The much-awaited Vishwaroopam 2 has hit the theatres and nothing much has to be said about the huge hype that the film has had. Its prequel Vishwaroppam is widely regarded as one of the best spy thrillers of Indian cinema; however, has all the wait for Vishwaroopam 2 turned to be a fruitful one? Read Vishwaroopam 2 review to get the answer.
Vishwaroopam 2 begins at where the first part had ended. Wizam and his team, after successfully blocking the masterplan of Omar and Salim, have something more to do with their foes planning other attacks in multiple places.
As it was mentioned, Vishwaroopam 2 is both a prequel as well as a sequel to Vishwaroopam, the film which had set the standards of Tamil cinema pretty high. The making style of Vishwaroopam was at par with Hollywood standards and the case is the same with Vishwaroopam 2, but not without the bumps in the name of commercialisation that has spoilt the show in between.
The first half of Vishwaroopam 2 sets the tone high with the story moving back and forth, much like in the prequel. As the story unveils on the screen, we get the answers to some of the hooking questions that popped up in the mind of the audiences while watching the first part. Kamal Haasan, the film-maker, who rightly knows about the delay that the film has had, has rightly mixed some of the scenes from the first part as a prelude to avoid some confusions. It somewhat follows the pattern of the first part and here too, dialogues hold due importance, which are simply brilliant!
The first half of the film was indeed a lengthy one, but still it does keep the interest of the viewers invested throughout and due credits to Kamal Haasan for his fine narrative. However, things do go haywire in the second half, where it has to be said that the expectations on the film don't survive. Some of the action sequences do go over the top and the unwanted masala fare, which was absent in Vishwaroopam, take front seat here. Moreover, the delay that the film has had is quite evident with the change in the actors' makeover becoming quite evident.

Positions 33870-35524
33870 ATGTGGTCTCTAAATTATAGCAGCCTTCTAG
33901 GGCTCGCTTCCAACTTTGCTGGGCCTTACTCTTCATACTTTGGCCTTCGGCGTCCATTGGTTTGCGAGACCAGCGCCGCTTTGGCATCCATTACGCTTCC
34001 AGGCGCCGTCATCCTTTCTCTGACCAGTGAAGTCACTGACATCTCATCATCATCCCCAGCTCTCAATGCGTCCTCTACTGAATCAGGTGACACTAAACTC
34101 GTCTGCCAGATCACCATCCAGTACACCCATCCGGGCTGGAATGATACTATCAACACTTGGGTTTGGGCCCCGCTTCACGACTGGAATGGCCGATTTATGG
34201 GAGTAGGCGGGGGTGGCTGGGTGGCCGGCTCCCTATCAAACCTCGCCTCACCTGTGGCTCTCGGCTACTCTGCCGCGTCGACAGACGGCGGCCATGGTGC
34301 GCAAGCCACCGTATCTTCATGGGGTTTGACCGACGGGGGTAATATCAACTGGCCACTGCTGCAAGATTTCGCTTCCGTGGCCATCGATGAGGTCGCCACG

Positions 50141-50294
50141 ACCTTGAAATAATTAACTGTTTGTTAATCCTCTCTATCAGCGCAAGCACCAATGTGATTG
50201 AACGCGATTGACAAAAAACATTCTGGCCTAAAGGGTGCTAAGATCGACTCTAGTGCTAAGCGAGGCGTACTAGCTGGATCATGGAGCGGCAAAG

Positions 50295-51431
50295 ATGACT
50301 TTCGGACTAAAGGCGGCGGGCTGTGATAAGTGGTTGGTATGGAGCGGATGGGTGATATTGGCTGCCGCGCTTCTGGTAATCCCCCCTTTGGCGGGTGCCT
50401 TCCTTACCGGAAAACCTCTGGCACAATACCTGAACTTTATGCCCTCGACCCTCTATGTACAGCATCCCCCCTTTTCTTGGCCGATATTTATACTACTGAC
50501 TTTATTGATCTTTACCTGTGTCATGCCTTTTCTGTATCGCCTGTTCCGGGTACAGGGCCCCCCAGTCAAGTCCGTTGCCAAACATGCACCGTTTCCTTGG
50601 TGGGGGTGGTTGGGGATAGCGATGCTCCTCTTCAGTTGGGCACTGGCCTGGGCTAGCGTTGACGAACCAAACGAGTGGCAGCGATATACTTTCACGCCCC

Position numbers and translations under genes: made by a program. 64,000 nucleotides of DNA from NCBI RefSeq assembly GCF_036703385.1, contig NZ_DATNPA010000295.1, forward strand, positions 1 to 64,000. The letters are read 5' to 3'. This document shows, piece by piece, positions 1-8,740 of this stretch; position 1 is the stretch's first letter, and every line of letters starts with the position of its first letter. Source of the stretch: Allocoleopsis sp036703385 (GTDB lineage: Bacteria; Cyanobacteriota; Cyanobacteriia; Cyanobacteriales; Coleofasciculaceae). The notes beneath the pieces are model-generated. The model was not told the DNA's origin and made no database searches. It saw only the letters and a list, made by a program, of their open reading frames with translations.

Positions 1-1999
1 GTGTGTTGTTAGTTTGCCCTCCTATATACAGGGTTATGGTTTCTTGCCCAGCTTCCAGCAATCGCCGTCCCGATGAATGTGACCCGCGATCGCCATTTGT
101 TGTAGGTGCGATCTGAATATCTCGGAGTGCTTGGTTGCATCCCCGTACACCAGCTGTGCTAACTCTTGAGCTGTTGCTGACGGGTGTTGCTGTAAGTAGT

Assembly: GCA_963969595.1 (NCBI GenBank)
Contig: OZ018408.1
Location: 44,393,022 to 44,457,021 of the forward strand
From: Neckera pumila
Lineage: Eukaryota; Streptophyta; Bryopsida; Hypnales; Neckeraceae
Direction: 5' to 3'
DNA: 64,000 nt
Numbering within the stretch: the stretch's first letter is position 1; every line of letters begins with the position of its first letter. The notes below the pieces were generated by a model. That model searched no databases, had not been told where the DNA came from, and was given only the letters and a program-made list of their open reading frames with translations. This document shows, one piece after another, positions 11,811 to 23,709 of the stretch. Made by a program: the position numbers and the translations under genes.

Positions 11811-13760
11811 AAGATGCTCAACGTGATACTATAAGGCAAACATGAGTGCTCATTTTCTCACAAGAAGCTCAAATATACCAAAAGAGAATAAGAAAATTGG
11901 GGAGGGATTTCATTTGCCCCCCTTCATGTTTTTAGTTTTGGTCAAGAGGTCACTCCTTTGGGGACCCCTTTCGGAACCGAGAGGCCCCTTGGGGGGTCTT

The film-maker in Kamal Haasan never spoon-feeds the audiences and one has to pay due attention to savour the ides to the fullest. He once again proves that he is the film-maker who could do complete justice to his script and here, we could see the maker in him doing a better job than the writer, with some of the unwanted sequences and additional stuffs in the script pulling the film down than its prequel.
Kamal Haasan the actor carries the role with ease and he starts off from where he had stopped in the prequel. It's always a pleasure to see him say those catchy dialogues in the way only which he could do. Pooja Kumar has done her part well and so was the case of Andrea Jeremiah's, who gets more screen space in Vishwaroopam 2. At the same time, more clarity in their characterizations were required. However, it has to be said that Rahul Bose and Jaideep Ahlawat couldn't make the same impact that they created in the first part. Waheeda Rahman who is a new entrant in the sequel does complete justice to the sequel; and the scene featuring herself and Kamal Haasan is undoubtedly one of the best in the films.
Cinematography by SAnu Varghese and Shamdatt is splendid. Editing could have been better, especially in the second half of the movie. Ghibran's music was OK. Coming to the technical aspects, VFX played a good role in Vishwaroopam, but the same can't be said for Vishwaroopam 2, with some of the sequences even lacking the conviction.
Like every other sequels or prequels, Vishwaroopam 2 will also be subjected to comparisons. Vishwaroopam 2 has its own share of good moments, but it couldn't carry forward that momentum till the end.